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If a hacker is capable of breaking in to our computer systems, with a little more effort surely they could disrupt larger targets as well. The American government believes that there is a growing threat of a cyber attack against critical infrastructures, such as the U.S. natural gas infrastructure.

American Energy Secretary, Ernest Moniz, mentioned that the utility sector is a central one in dealing with cyber threats, and recently there are growing concerns of attacks against natural gas compressor stations. These stations are in charge of transferring the natural gas via pipes to commercial, private and municipal consumers. Disrupting these stations with a cyber attack could damage the security of the process of transferring gas to consumers and even cause delays for industries relying on it.

It should be mentioned that the United States’ electric grid is also becoming more dependent on natural gas and even city buses are fueled with it. There are also many private consumers relying on natural gas to warm their homes. The loss of heating capabilities will immediately harm vulnerable populations such as the elderly, with possibly deadly results. In fact, the U.S. Department of Homeland Security has published a report as early as 2013, which mentioned the first attempts to cyber attack these stations in the Midwest states.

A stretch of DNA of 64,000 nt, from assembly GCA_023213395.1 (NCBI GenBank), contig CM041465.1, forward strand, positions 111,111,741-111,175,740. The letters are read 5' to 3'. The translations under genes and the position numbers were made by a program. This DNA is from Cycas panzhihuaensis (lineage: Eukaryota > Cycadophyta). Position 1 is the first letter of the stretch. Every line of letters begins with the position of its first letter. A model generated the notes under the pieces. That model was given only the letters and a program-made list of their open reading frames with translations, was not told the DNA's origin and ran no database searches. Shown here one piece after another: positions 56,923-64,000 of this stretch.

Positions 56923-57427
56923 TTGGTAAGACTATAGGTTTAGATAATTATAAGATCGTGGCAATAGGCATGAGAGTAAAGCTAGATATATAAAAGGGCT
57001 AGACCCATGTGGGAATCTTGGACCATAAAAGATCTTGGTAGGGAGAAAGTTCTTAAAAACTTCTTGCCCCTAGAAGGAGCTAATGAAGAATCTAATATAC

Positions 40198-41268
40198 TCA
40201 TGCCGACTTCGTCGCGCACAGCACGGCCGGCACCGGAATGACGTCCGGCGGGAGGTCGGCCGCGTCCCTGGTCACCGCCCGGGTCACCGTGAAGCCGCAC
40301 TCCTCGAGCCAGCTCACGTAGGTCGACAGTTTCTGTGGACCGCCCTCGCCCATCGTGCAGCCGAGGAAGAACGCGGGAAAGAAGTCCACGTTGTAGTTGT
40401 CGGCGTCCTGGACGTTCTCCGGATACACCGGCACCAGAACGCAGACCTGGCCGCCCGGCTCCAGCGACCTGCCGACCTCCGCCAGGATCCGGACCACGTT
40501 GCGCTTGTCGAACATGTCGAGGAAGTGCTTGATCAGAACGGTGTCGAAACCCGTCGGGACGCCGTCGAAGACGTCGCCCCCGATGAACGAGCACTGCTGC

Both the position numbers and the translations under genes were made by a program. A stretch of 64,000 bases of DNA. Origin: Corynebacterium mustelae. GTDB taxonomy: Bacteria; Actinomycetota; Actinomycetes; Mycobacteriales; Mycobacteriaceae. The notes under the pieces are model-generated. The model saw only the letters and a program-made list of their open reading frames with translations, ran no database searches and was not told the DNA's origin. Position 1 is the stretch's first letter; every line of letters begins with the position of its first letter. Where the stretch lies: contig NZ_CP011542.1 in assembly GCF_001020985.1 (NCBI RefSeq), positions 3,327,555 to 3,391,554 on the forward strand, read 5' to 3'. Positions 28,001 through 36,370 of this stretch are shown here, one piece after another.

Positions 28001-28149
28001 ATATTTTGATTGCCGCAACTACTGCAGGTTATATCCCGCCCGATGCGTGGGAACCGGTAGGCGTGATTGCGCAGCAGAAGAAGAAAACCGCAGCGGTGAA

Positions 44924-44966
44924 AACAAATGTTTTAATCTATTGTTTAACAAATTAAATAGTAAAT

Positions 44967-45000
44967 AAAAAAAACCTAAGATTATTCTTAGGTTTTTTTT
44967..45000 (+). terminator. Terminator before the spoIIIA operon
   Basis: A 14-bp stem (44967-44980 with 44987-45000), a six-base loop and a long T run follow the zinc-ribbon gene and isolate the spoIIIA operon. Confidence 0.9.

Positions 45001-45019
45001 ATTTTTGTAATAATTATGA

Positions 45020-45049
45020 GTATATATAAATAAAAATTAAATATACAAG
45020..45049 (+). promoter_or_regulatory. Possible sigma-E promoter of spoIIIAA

Lately cyber security companies have reported growing threats of cyber attacks on cars and gas stations. New cars and trucks which have digital hardware are more vulnerable to attacks. According to Moniz, the Department of Energy is trying to keep up with the increasing amount of threats and is working alongside industrial bodies in order to increase cooperation in this issue.

Here in Israel, preparations for a guided missile attack on critical infrastructure are nothing new. There have been several attempts by terrorists to spy on such facilities. One example is the arrest of Nassim Musa Nasser in 2002, who was asked by Hezbollah for maps showing the locations of gas and electric facilities in the city of Tel Aviv. But now, it seems, geographic coordinates are no longer required in order to attack such facilities. Rather, it takes a computer mastermind to shut down power from the inside. Technology and Hi-Tec experts in Israel are no doubt working tirelessly to defend against such possibility as well.

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